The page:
How Creating Happy Spaces Leads To Better Work

It is no secret that environment impacts productivity, happiness levels, and creativity.

From noise level to color and light settings to sounds, one’s ability to create and think is impacted by their environment.

In a recent study by architect design firm Gensler, they report that people operate in four work modes: focus, collaborate, learn, and socialize.

During Unleaded’s recent MeetUp, the lead interior and architecture team from WeWork’s headquarters joined top Washington, DC-based creatives and creative thinkers to discuss how to build spaces that foster creativity, collaboration, education, and socialization.

Here, we provide top insights from the event and other design experts on how they approach developing workspaces that inspire creativity and foster social interaction and privacy.

Engaging Space = Positive Work Experiences

Engagement, now an integral component of every marketing and social media strategy, is also a key factor in designing spaces that foster positive and happy work culture and retaining employees.

Key findings from a recent Steelcase study revealed that increased employee engagement in the office relates to satisfaction at work as well as a sense of control over environment.

WeWork offers a packaged solution with their Pantry - considered the “heart” of each WeWork community and the initial starting point for each WeWork design team. Acting as a vital artery among their workspaces, the Pantry offers an often colorful and playful space for WeWork members to host everything from impromptu meetings and happy hours to events, brainstorming sessions, and lunch. The newly opened Manhattan Laundry space in Washington, DC features books, board games, unlimited coffee, teas, water, two beer kegs, and an easily accessible vending snack bar.

During the Unleaded workshop, designers, strategists, and interior design experts brainstormed additional ways to promote positive social engagement. Suggestions included a zen garden,work hours exchange, neighborhood volunteer programs, and module desks.

Environments that can work on multiple levels encourage engagement and interaction while offering the choice to work solo or network. The workshop provided insights into how opportunities to do good and give back enabled positive interaction within a community, while spaces like a zen garden provide the option to meditate or converse in a calming space.

Focus + Collaboration= Better Ideas and Work Flow

Providing a place to escape the bustling office of today’s open and shared workspaces gives team members the opportunity to focus or a reprieve from near-constant interaction. And according to Gensler, spaces that are able to balance privacy and collaboration are more effective for individuals.

Ultimately, workplaces designed to enable collaboration without sacrificing employees’ ability to focus are more successful. —2013 U.S. Workplace Survey, Gensler

At WeWork, glass walls or nooks without doors strive to provide space for focused solitude without interrupting the feel and flow of open office spaces.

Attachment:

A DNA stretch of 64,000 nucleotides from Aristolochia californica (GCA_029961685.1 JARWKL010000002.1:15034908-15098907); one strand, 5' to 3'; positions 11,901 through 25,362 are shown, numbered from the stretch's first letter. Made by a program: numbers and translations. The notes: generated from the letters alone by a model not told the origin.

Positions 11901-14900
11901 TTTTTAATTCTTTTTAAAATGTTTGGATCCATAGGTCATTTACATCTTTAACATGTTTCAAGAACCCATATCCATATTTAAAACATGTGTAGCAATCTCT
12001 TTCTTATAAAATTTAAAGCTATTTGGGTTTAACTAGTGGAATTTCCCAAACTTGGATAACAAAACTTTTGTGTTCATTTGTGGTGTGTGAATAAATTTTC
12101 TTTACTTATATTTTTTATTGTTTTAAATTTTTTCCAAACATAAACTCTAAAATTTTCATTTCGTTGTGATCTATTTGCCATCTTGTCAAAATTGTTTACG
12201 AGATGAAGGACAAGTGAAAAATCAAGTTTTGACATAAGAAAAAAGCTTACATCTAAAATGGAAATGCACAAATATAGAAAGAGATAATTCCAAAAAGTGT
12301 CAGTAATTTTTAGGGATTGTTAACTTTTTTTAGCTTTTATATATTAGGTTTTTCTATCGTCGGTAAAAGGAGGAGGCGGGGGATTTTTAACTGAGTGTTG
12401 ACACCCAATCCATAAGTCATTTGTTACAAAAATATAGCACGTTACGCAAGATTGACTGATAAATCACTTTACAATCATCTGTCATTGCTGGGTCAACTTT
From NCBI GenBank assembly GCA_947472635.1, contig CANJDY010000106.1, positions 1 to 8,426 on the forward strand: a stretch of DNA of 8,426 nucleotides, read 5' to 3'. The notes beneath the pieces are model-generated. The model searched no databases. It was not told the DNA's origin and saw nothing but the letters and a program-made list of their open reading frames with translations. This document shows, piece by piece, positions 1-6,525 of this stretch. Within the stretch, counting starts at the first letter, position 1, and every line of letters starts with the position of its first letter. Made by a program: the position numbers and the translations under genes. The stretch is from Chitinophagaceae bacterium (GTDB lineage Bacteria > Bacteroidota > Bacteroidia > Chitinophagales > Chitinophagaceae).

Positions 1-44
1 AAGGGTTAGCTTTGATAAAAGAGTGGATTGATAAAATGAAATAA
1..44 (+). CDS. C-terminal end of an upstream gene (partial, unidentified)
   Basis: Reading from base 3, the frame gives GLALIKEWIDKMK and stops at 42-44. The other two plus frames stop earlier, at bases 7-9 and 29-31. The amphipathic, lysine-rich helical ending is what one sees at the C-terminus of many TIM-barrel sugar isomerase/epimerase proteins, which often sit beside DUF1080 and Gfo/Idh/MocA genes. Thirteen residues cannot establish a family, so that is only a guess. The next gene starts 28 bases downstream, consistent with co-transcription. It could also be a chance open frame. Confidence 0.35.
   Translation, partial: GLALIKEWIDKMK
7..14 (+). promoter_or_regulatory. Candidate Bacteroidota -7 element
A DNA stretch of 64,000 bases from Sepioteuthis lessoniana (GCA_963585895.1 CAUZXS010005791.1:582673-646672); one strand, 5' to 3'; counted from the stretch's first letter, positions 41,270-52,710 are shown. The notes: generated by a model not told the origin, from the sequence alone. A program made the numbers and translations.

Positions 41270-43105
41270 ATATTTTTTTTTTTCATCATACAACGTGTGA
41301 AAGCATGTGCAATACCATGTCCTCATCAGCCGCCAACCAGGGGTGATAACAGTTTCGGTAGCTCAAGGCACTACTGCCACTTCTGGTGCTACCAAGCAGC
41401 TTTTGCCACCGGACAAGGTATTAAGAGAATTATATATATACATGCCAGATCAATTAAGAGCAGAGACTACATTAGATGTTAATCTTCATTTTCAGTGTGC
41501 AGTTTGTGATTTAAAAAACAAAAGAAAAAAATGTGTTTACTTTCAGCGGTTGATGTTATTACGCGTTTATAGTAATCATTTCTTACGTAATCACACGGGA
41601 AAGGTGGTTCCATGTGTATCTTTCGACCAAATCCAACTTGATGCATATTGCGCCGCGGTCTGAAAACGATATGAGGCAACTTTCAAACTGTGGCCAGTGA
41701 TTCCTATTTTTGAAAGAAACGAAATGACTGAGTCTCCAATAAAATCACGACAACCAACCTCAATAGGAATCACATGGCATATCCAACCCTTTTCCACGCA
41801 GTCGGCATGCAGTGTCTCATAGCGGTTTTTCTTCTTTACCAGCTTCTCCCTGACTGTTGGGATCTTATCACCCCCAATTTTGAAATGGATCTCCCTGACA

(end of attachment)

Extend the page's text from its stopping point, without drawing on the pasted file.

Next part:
For teams spread across various cities and countries — rather than various cubes and offices — workspaces also need to accommodate the technology that allows for seamless communications as well as spaces for quality sound and little interruption.

Phone booths at WeWork are a popular feature among in its workspaces, offering the privacy and quiet needed for cross-continental conversations. They serve as a distinctive design element, too.

Connection Through Design

A building can positively affect motivation by providing conditions that promote positive affective functioning, psychological engagement and personal control. — Judith Heerwagen, program excerpt, US General Services

When it comes to embodying “the feels” of a space, factoring in culture, art, and nature is integral to the design process. Endless studies review how the impact of color, artwork, smell, light, and accessibility to see or interact with nature affect a person’s ability to work efficiently and creatively.

Judith Heerwagen, program expert at US General Services, tells HOK, a leading international design firm in an article addressing enhancing workplace wellness and performance that “a building can positively affect motivation by providing conditions that promote positive affective functioning, psychological engagement and personal control”.

Other factors HOK highlights? Color, noise control, air quality, and views.

In a burgeoning creative city like Washington, DC , inspiration is found in its political landscape and local culture. At the WonderBread Factory, where our own creative agency has a 12-person WeWork office, Twinkie-inspired wallpaper line the walls in the lobby, glass garage doors open to an outdoor patio on beautiful days, and colorful, hip, and relevant artwork by local DC-based artists is featured throughout the corridors.

At the newly opened Manhattan Laundry, hand-painted alligators crawl along the brick walls of its pantry space — inspired by its Florida Avenue street address. [Note: alligators can only be found the Smithsonian Zoo in Washington, DC].

Keep Happiness Top of Mind

At the end of the day, when it comes to space design that fosters productive and creative work, the first thing to remember is that these “employees” are people, too — individuals with personal needs and work preferences. Providing your team with choices on how and where to work — whether collaborative in an open office one day and in a more focused-enabled space such as a private nook or office on another day — can have an immediate impact on employment happiness.


Unleaded is a monthly MeetUp that provides a space for Washington, DC-based designers and creative thinkers to discuss how to use design to make a positive impact. Interested in joining for next month’s MeetUp? Learn more here.